Conference at Thomond Park to give a voice to Women affected by Limerick Regeneration
Today Thomond Park in Limerick hosted a unique event giving a voice to women living and working in Limerick's designated regeneration areas. At a conference organised by the University of Limerick these women were joined by women who are powerful role models for those working towards positive changes in Ireland, including the Ombudswoman Emily O'Reilly and Chief Inspector of the Garda Inspectorate, Kathleen O'Toole.
Speaking at the event Dean of the Faculty of Arts, Humanities and Social Sciences at UL, Professor Pat O' Connor said "Women's potential and leadership ability is unfortunately still often ignored in Irish society. Hence the importance of this conference, it has brought women leaders together across a variety of areas in both the public, educational and voluntary sector. This kind of leadership is one that Irish society ignores at its peril"
The welcome given by Mary Timmons, Chairperson of Limerick Women's Network, a native of Limerick and a community volunteer, set the tone of the day by acknowledging the contribution of volunteers in community development programmes. Keynote speakers Emily O'Reilly and Kathleen O' Toole, encouraged all those present to use their voice to promote sustainable change in their communities.
The National Women's Council of Ireland, OPEN, Age Action Ireland, The Political System, FAS, The VEC, Independent Living Advocate and Bloggers highlighted the invaluable work done by women in statutory and non-statutory agencies throughout the length and breadth of Ireland. Ten closed workshops dedicated to women living in Limerick's designated regeneration areas and its environs allowed women from these communities to debate the issues of genuine relevance to their lives.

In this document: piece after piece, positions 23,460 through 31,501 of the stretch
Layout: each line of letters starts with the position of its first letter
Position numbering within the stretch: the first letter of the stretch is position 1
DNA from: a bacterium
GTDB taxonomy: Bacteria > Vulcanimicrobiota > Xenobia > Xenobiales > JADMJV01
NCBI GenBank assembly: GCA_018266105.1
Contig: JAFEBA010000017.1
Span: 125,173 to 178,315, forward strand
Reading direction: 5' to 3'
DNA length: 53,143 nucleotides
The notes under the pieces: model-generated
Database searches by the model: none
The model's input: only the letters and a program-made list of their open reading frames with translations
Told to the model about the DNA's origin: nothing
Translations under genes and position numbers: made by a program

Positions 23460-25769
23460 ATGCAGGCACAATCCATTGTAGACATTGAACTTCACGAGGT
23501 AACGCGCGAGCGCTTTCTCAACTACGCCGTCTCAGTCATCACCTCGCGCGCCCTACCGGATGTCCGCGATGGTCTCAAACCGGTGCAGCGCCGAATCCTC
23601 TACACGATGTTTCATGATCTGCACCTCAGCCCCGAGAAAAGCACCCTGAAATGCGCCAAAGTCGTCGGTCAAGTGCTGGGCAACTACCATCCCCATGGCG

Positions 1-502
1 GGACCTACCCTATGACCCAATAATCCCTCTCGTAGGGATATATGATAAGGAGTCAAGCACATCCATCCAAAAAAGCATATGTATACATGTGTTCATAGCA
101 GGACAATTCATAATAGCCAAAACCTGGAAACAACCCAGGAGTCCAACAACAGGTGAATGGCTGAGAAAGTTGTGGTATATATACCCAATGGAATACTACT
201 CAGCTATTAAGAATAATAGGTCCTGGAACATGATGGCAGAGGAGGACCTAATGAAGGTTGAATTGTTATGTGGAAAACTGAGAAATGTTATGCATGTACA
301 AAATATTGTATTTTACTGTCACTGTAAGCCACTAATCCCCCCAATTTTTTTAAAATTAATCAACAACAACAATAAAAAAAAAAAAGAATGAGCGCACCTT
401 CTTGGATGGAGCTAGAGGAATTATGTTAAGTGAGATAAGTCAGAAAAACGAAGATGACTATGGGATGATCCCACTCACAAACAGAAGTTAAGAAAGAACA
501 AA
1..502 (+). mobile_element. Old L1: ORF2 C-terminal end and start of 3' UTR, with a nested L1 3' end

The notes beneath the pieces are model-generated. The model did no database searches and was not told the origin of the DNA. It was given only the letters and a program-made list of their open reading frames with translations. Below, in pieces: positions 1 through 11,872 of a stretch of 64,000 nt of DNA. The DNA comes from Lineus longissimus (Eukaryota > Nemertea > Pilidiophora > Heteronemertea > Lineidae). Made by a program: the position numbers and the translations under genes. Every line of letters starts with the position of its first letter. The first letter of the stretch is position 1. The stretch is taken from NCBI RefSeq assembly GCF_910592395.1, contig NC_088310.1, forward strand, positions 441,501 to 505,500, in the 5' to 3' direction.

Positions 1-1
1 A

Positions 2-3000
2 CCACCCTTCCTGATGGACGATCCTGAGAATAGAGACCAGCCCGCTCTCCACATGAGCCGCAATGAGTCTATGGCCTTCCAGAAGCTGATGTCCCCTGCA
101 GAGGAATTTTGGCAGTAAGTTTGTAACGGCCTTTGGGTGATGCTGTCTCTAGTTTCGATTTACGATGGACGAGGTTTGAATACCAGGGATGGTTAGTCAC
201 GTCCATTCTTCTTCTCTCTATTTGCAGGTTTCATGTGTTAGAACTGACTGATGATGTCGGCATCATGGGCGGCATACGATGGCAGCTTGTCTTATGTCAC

Topics covered at the conference included -youth, women and poverty, well-being, senior citizenship, parenting in education, lone-parenting, local politics and advocacy, women and enterprise, community policing and community education, the role and responsibility of the State in terms of service delivery and efficiency.
Funded by the University of Limerick, the conference was run by the Faculty of Arts, Humanities and Social Sciences, with the aim of using the best academic expertise to assist in the conference delivery and success.
Speaking at the conference, organiser Gabriella Hanrahan, Liaison Officer - (Higher Education) Shannon Consortium, said "we want the women leaving this conference today to be reassured that without their voice and contribution Regeneration will not be what they want it to be. And secondly throughout the process of change that they will experience during Regeneration, that they will feel confident in seeking and drawing down the resources of the University of Limerick to support that change".
The conference steering group will publish the conference proceedings for distribution to community participants as well as statutory and non-statutory agencies.